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    Rights statement: ©ACM, 2015. This is the author's version of the work. It is posted here for your personal use. Not for redistribution. The definitive Version of Record was published in ACM Transactions on Management Information Systems http://dx.doi.org/10.1145/2688489

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Investigating task coordination in globally dispersed teams: a structural contingency perspective

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Article number5
<mark>Journal publication date</mark>05/2015
<mark>Journal</mark>ACM Transactions on Management Information Systems
Issue number2
Volume6
Number of pages31
<mark>State</mark>Published
<mark>Original language</mark>English

Abstract

Task coordination poses significant challenges for globally dispersed teams (GDTs). Although various task coordination mechanisms have been proposed for such teams, there is a lack of systematic examination of the appropriate coordination mechanisms for different teams based on the nature of their task and the context under which they operate. Prior studies on collocated teams suggest matching their levels of task dependence to specific task coordination mechanisms for effective coordination. This research goes beyond the earlier work by also considering additional contextual factors of GDT (i.e., temporal dispersion and time constraints) in deriving their optimal IT-mediated task coordination mechanisms. Adopting the structural contingency theory, we propose optimal IT-mediated task coordination portfolios to fit the different levels of task dependence, temporal dispersion, and perceived time constraint of GDTs. The proposed fit is tested through a survey and profile analysis of 95 globally dispersed software development teams in a large financial organization. We find, as hypothesized, that the extent of fit between the actual IT-mediated task coordination portfolios used by the surveyed teams and their optimal portfolios proposed here is positively related to their task coordination effectiveness that in turn impacts the team's efficiency and effectiveness. The implications for theory and practice are discussed.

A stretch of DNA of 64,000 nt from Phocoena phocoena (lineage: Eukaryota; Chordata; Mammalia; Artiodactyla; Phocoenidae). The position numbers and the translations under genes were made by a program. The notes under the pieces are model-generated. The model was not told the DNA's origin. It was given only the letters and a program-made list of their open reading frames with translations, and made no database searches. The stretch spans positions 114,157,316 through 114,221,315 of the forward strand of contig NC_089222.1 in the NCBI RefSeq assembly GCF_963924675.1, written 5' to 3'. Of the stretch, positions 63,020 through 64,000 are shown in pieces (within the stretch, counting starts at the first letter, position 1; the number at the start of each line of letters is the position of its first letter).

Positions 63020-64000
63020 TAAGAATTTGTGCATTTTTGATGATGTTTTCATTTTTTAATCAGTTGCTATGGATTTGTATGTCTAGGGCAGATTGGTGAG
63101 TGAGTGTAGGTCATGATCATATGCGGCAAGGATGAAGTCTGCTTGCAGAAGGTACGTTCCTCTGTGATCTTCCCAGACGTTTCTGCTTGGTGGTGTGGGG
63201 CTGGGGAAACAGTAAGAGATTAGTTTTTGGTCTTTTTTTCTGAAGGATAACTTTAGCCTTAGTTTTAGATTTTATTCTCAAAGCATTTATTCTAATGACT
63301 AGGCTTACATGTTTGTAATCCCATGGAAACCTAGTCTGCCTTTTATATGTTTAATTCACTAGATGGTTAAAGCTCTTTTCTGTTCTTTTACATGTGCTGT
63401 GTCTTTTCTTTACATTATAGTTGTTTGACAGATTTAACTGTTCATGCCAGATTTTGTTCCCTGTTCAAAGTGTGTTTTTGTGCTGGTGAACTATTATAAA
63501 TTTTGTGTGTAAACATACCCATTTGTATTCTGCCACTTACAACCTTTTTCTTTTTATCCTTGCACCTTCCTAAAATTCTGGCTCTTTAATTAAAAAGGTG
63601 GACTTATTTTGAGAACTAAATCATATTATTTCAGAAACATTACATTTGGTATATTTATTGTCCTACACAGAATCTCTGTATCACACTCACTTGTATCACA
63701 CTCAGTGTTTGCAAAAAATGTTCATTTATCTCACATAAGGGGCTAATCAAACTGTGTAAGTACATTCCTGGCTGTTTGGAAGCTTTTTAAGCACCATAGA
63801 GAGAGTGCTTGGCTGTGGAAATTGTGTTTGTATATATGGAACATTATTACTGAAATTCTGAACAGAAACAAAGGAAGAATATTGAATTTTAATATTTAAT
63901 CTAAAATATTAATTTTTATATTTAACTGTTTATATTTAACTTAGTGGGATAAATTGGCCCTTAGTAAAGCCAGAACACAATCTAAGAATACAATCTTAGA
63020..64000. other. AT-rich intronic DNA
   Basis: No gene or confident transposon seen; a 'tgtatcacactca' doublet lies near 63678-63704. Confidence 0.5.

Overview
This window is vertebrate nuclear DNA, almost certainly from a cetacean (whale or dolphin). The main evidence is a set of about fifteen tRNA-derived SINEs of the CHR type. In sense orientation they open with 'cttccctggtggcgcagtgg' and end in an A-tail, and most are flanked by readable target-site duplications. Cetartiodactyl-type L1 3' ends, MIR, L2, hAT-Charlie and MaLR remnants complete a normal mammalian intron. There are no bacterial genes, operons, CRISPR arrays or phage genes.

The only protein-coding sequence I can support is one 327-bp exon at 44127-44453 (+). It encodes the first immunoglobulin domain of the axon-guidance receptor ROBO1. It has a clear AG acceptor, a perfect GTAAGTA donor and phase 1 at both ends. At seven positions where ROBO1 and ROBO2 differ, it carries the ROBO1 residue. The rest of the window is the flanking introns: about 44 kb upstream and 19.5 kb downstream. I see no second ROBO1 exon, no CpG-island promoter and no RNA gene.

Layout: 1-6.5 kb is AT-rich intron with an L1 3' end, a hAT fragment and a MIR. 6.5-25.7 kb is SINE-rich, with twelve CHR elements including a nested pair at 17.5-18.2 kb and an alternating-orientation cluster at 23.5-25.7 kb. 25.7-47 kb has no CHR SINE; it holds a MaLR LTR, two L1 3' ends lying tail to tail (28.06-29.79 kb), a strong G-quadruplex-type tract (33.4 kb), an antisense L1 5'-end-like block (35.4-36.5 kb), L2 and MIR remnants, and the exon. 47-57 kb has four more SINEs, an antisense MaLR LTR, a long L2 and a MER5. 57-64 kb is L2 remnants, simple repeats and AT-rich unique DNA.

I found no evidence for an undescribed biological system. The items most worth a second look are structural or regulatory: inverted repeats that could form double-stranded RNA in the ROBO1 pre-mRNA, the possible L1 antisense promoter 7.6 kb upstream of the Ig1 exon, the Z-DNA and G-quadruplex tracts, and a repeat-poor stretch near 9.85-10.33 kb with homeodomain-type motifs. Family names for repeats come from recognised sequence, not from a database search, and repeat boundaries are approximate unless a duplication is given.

Bibliographic note

Accepted November 2014 ©ACM, 2015. This is the author's version of the work. It is posted here for your personal use. Not for redistribution. The definitive Version of Record was published in ACM Transactions on Management Information Systems http://dx.doi.org/10.1145/2688489